Is consolidation or implementation the key?

From an era where we care little about environmental costs, our country has moved to a stage where regulators are holding companies to account for their performance on environmental, social and governance (“ESG”) metrics. We have streamlined our projects and policies to achieve our Sustainable Development Goals (“SDGs”). Our legal system has ensured that environmental compliance is no longer a matter of choice but a constraint. He has ensured that regulators properly discharge their legal obligations and ensure that industries comply with environmental regulations in letter and spirit.

As India gained independence and our economy began to grow, it was necessary to enact laws to protect the natural environment and its various components, be it air, water, forests, wildlife, biodiversity, etc. More importantly, since India had started becoming a signatory to various international environmental conventions, it was mandatory that we protect our environment at home. The Water (Pollution Prevention and Control) Act 1974 (“Water Act”) was the first major step in this direction, which most importantly helped establish the Central Pollution Control Board ( “CPCB”) and national pollution control commissions. This was followed by the Air (Pollution Prevention and Control) Act of 1981 (“Air Act”) and the Environmental Protection Act of 1986 (“EPA”), which been framework legislation empowering the central government to enact laws through various rules, notifications, etc. to address specific environmental issues.

The recommendations of the TSR Subramanian commission had been rejected by the parliamentary standing committee in 2015. While it would be unfair to note that not all of the commission’s recommendations were substantiated, the concern then was that there should have been a wider consultation by the committee. before making its recommendations in the report and that the laws should have been reviewed and analyzed in a more comprehensive manner. It is pertinent to note that, from time to time, various changes have been made to environmental laws based on changing societal and business requirements. Environmental laws in India have come a long way since their enactment in the 1970s and 1980s. However, it is not the provisions or their overlap but their effective and consistent implementation that leave much to be desired.

Last year, the draft Environmental Impact Assessment (“EIA”) notification was released for comment. While it was feared that this was an attempt to weaken the law, it was argued that the purpose was simply to consolidate all the amendments and streamline the law and process for environmental permits. Similarly, it is now proposed that the EPA, Air Act, and Water Act be consolidated into a single environmental management act to avoid overlap and conflict, incorporate environmental compensation provisions and tools such as emissions trading, extended producer responsibility, etc. note that revising a notification to consolidate all amendments is entirely different from consolidating different laws enacted for specific purposes into one.

While consolidation and streamlining are important, as is the need to make laws stricter by incorporating environmental offset provisions, this should in no way be seen as an attempt to weaken our laws or complicate them further. . The judiciary over the past decades has done an excellent job of interpreting and clarifying existing environmental laws. Our established principles of statutory interpretation have also guided us where there may be potential conflicts and overlaps. We have specific laws to deal with various aspects of environmental protection. Therefore, revising laws that are fairly established may not be the best idea. Instead, it may be right to incorporate through amendments such provisions that help improve our laws and focus on transparent and effective implementation of those laws.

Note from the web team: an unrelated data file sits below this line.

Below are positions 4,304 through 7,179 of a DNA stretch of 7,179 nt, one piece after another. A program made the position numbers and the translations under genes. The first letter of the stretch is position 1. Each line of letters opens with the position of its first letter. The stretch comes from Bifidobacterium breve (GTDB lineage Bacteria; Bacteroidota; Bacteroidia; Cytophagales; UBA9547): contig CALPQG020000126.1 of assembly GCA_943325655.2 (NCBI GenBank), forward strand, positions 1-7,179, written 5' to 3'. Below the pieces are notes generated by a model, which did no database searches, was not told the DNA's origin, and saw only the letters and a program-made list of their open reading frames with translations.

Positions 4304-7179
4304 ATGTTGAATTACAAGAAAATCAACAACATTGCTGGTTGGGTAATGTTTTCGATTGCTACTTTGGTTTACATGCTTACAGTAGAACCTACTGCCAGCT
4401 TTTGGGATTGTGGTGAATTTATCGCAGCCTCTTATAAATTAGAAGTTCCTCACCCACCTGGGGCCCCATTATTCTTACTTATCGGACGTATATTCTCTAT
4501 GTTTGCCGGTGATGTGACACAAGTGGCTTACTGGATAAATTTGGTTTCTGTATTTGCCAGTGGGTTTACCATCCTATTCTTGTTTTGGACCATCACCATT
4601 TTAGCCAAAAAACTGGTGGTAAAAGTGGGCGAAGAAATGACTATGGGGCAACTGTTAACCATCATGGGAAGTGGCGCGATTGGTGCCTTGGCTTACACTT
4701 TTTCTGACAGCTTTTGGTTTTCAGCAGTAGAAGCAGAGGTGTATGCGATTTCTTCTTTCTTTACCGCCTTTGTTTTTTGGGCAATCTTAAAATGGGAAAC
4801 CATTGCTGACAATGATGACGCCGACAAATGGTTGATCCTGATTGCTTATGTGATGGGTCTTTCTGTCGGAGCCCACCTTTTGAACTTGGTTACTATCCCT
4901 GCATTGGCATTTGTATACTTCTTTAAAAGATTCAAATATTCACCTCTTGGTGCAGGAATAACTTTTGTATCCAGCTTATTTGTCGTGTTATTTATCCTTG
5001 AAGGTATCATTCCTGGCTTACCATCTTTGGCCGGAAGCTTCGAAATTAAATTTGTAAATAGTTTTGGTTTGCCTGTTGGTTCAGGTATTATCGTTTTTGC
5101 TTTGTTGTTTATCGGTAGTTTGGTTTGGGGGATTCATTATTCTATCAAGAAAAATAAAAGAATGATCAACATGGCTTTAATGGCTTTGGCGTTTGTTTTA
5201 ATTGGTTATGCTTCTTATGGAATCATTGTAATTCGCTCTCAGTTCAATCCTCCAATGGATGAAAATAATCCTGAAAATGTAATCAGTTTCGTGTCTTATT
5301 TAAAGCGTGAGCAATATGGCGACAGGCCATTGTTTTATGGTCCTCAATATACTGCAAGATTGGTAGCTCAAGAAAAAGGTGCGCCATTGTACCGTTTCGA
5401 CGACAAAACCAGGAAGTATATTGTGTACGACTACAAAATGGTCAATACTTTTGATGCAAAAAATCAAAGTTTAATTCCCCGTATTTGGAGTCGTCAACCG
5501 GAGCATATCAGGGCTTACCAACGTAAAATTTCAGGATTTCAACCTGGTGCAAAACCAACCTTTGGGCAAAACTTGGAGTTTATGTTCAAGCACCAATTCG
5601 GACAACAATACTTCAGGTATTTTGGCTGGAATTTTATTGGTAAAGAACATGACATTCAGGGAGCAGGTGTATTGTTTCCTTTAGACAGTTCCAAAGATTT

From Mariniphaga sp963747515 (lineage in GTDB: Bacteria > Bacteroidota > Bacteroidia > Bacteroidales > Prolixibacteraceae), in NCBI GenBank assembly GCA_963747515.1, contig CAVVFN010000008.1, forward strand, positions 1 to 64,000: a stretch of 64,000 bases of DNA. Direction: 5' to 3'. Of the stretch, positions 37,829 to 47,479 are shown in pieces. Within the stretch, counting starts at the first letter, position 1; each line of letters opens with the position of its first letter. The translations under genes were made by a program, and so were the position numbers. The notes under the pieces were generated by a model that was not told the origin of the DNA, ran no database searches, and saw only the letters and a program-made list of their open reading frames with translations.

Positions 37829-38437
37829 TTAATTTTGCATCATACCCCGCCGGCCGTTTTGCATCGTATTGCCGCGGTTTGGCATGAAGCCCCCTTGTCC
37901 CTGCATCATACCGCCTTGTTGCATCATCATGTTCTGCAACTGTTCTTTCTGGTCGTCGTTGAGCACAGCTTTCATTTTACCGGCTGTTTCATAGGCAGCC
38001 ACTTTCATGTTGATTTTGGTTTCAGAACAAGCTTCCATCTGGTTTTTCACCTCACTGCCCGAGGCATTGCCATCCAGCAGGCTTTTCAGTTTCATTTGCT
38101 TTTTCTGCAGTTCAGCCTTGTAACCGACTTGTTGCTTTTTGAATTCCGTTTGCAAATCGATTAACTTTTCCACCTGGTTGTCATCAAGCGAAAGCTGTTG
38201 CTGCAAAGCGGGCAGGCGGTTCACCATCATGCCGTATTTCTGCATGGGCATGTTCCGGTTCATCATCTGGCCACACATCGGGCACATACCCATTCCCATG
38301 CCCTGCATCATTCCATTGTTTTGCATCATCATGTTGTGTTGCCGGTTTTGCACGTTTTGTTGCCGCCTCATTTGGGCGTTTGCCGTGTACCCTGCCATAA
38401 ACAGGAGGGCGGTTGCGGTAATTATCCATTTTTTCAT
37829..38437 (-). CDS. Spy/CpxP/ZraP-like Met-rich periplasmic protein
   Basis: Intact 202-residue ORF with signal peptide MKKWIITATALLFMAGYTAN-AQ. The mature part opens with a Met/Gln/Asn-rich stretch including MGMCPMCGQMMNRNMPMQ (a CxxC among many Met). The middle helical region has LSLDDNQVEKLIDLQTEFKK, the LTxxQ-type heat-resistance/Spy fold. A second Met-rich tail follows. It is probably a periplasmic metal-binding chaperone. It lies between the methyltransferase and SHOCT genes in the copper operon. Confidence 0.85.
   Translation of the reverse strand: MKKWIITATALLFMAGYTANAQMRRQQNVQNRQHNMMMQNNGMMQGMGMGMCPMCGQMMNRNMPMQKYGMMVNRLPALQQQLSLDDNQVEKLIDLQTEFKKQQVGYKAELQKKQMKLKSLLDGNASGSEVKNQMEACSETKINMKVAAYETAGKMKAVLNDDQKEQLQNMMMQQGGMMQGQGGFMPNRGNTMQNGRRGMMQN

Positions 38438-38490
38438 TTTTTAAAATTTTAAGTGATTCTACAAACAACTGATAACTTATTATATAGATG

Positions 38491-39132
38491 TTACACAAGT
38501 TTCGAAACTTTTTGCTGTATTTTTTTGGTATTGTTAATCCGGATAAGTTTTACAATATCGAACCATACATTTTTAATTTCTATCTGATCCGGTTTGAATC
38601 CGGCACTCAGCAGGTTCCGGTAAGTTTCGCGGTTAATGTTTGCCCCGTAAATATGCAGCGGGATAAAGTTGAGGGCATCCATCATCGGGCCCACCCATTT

We have often explored the idea of ​​creating a national environmental protection agency on the model of the United States Environmental Protection Agency. This is indeed a great idea. However, we must also remember that countries like the United States have specific laws to deal with specific aspects of environmental protection and natural resource conservation. It may not be wrong to say that these specific laws have served the United States very well, a country that still has very high standards for environmental protection and polluter liability. If the objective is to fill the gaps related to environmental compensation, waste management, etc., we can always explore the possibility of having specific laws on the model of the law on response, compensation and global environmental responsibility (“CERCLA”) or resource conservation and conservation. Recovery Act (“RCRA”), as in the United States. In fact, we have adopted various rules in the past to that effect. We don’t necessarily need to change our whole legislative framework for that. Doing so at this point, when most laws seem pretty well established and serve very specific purposes, may not be the best idea.

Strengthening our institutions and strictly implementing our existing environmental laws is key. Self-certification will certainly help improve accountability and we already have laws where this is provided. Change is the only constant, although it may not be imminent when it comes to our legislative framework for environmental law. The key is not really consolidation, but effective and transparent implementation and interpretation of existing laws to ensure that they serve the purpose for which they were originally enacted.



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